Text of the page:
Virginie Bourgue completed her migration to Port Townsend, Washington in 2010. In June of this year, she celebrated the opening of Lullaby Winery tasting room. This seaside community reminded her of her old stomping grounds in the South of France. “Everything is in place here, balanced: Port Townsend reminds me of my childhood home,” she said. Her appreciation of the partnership between food and wine provides context to these fabulous European style wines that are currently in release:
The 2012 Rosé de Virginie is an excellent wine to begin an afternoon’s respite, or perhaps an evening meal. A blend of mourvedre and grenache, this wine’s vivacious acidity is balanced by the subtle essence of wild berries. At first sip one immediately craves steam clams smothered with a Beurre de Crustacés. Rosé de Virginie’s acidity washes through the butter fat, allowing the delicate flavors of both the wine and clams to wash over the tongue. The finish lingers on the palate just long enough to satisfy until the next bite and sip. At $17 a bottle the 2012 Rosé de Virginie is an affordable treasure for any wine cellar.
Priced at $22, the 2012 Blanc de Virginie is unadulterated Sauvignon Blanc redolent with aromas of citrus, sea foam, and cucumber. This white wine with it’s bright, steely acidity sports a rapier finish. One sip of this and I was ready for a feast of scallops served with a lovely Tarragon sauce, or perhaps a lighter alternative such as über fresh Kumamoto oysters.
The 2012 Lullaby Viognier, a $25 bargain, is a delightfully fresh wine with citrus on the nose. The smooth mouth feel is almost lost to the soft orange notes on the palate — but then the texture and flavors contrive and the sensation of both fade in a lovely finish fake-out. Gradually, under-ripe though not really green stone fruit notes eclipse the soft fruit tones, producing an unexpected crisp finish. This is a versatile wine ready to pair with duck, pork, and seafood such as crab, halibut or oysters. Or, try this Viognier with a salad of mussels marinated in herb infused olive oil. The combination is as sensual an experience as one might enjoy in public.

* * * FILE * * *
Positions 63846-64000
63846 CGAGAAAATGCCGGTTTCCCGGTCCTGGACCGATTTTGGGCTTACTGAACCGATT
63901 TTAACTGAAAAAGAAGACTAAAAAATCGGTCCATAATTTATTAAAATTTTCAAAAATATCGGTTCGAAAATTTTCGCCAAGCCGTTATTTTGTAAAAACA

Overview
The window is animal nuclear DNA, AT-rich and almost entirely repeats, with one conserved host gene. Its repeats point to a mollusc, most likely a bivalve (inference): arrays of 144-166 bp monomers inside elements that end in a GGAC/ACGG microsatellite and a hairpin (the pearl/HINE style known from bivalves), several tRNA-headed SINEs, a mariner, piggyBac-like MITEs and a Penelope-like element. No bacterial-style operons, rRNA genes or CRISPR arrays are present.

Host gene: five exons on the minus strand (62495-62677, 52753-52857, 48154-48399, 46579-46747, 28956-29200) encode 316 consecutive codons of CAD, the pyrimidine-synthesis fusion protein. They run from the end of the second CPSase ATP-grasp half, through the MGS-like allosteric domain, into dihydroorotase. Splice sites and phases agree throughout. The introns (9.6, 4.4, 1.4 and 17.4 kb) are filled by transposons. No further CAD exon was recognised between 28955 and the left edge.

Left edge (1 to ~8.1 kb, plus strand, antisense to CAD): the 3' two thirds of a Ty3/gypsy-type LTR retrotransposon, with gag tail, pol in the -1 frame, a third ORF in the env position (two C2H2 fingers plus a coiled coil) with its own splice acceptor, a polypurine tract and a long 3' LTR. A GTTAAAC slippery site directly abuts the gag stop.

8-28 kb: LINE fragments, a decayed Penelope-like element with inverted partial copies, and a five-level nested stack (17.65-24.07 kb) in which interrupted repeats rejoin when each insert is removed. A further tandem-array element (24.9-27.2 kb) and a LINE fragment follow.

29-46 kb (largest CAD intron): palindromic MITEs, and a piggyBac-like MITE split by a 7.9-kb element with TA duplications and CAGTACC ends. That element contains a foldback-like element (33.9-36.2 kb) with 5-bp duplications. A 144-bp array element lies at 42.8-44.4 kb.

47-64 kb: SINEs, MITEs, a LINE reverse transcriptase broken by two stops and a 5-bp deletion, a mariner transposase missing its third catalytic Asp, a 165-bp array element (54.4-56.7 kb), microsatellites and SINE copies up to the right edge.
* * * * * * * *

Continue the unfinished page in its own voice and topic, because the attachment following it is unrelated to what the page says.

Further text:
The Non-Vintage Rouge de Virginie is a blend of merlot and cabernet sauvignon from both 2009 and 2010. Robust black cherry and current aromatics fill the nasal concha, while coffee and deep dark chocolate assail the tongue. This is a fantastic dinner wine and readily pairs with game as well as beef or pork. I served this with a bacon wrapped chicken thigh, covered with a cream and Madeira sauce. It was so delicious that I had to follow it up with chicken pate canapés. If the bottle hadn’t gone empty, I’d have tried it with a lovely omelet cooked in duck fat and garnished with cracklings: alas, I have something to look forward to. There is absolutely no reason one should go without this remarkable and modestly priced $25 a bottle.
And of course, there is the 2010 Lullaby Syrah, a wine of monumental proportions and well worth the $70 price tag. Walla Walla sourced fruit bodes well for this exceptional Syrah. Rich red plum flavors ebb to alternating chocolate and roasted coffee bean notes that produce chewy tannins. A juicy Porter House steak or tender veal chop dressed in a marrow rich Bordelaise sauce and a glass of Lullaby Syrah is incredible!
Virginie’s newly-opened Port Townsend tasting room is located just a few minutes’ drive south of town in an industrial park. Don’t jump to conclusions; on the afternoon of my visit I sat in the parking lot and watched a deer nonchalantly snack on foliage. The bare bones nature of the facility underscores her philosophy: good wines are what committed oenophiles crave, not fancy, frilly showrooms.
Just a short drive to Coupville on Whidbey Island, followed by a scenic ferry ride across the strait you’ll arrive in historic Port Townsend. Spend a day or a weekend and let Virginie Bourgue delight your wine tasting senses.